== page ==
Despite rebukes from the federal agency that regulates train travel, congress extended the deadline until the end of 2018 and now, in some circumstances, railroads can apply for an extension until 2020.
Positive train control was installed on 24 percent of the nation’s passenger route miles and 45 percent of freight route miles as of September 30, the date of the Federal Railroad Administration’s most recent quarterly update to its online tracker for the technology.
“Railroads need to stop the foot-dragging and implement Positive Train Control without delay – inaction puts lives at risk,” U.S. Sen. Richard Blumenthal, a Democrat from Connecticut, said Thursday on Twitter.
Still, railroads are opening new lines without positive train control.
When Amtrak officially launched its new, faster route near Seattle without the technology on Monday, it came at a deadly cost. Experts say it is likely the technology would’ve prevented the derailment that killed three people when the train — speeding at 50 mph over the limit — went off the rails, sending several cars flying off a bridge onto the highway below. Work to install positive train control isn’t expected to be completed until next spring on the newly opened 15-mile span where the train derailed, according to Sound Transit, the public agency that owns the tracks.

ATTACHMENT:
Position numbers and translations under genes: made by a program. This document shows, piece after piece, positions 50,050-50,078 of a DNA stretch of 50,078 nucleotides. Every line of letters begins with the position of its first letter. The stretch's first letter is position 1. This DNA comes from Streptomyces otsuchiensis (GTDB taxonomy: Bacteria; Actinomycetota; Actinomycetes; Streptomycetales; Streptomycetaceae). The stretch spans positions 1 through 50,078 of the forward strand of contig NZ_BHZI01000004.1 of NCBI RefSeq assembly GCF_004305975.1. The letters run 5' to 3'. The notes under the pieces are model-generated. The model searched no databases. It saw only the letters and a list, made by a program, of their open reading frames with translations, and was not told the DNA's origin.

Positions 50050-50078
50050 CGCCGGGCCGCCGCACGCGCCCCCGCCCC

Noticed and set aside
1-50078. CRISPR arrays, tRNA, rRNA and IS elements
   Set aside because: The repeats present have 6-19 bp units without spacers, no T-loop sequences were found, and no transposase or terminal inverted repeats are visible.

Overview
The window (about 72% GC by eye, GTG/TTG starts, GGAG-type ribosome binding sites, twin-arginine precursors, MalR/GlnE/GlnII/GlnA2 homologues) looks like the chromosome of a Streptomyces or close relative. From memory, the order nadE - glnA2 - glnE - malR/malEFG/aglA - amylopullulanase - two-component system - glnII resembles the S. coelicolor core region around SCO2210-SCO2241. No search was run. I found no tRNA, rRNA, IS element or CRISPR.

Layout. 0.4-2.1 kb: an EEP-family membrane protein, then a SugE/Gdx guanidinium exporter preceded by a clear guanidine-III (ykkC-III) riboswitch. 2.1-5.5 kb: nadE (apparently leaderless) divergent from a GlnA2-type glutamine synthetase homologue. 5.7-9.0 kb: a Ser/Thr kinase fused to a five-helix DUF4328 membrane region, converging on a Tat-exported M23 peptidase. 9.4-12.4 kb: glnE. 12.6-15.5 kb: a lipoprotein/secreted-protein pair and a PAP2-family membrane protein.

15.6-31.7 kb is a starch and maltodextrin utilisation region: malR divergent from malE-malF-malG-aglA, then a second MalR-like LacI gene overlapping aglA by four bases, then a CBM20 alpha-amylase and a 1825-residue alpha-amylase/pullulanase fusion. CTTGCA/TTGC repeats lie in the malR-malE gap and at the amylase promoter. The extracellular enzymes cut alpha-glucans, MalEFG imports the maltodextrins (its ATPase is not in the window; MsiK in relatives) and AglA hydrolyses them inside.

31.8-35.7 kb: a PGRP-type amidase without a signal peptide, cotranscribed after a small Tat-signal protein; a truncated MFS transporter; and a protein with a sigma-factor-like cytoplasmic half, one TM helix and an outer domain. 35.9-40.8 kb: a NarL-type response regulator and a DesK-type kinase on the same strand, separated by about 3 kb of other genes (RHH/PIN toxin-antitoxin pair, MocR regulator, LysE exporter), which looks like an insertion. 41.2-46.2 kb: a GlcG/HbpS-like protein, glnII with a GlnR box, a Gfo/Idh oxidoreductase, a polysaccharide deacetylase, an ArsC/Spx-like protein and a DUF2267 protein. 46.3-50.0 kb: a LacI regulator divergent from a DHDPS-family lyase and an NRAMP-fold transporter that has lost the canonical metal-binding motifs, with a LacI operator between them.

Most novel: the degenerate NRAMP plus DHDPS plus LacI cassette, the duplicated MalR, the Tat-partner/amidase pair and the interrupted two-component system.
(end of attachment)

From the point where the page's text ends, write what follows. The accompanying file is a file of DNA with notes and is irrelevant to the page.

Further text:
“Should they have just waited to inaugurate service? In hindsight, maybe yes,” said David B. Clarke, who runs the Center for Transportation Research at the University of Tennessee, Knoxville. “Clearly, if PTC was active, this would not have happened.”
Washington Gov. Jay Inslee said Amtrak had committed to trying to ensuring the technology will be in place statewide before the Dec. 31, 2018 deadline. Amtrak also offered to pay all costs associated with deadly train derailment, as well as medical and other expenses of the victims, Inslee, a Democrat, said.
Positive train control is activated on the tracks Amtrak owns along the Northeast Corridor, from Boston to Washington, D.C., and on Amtrak’s Michigan line. Many of its locomotives are equipped for positive train control. Throughout the rest of the country, Amtrak operates on track owned by freight carriers and other entities that have made varying progress on installing the technology.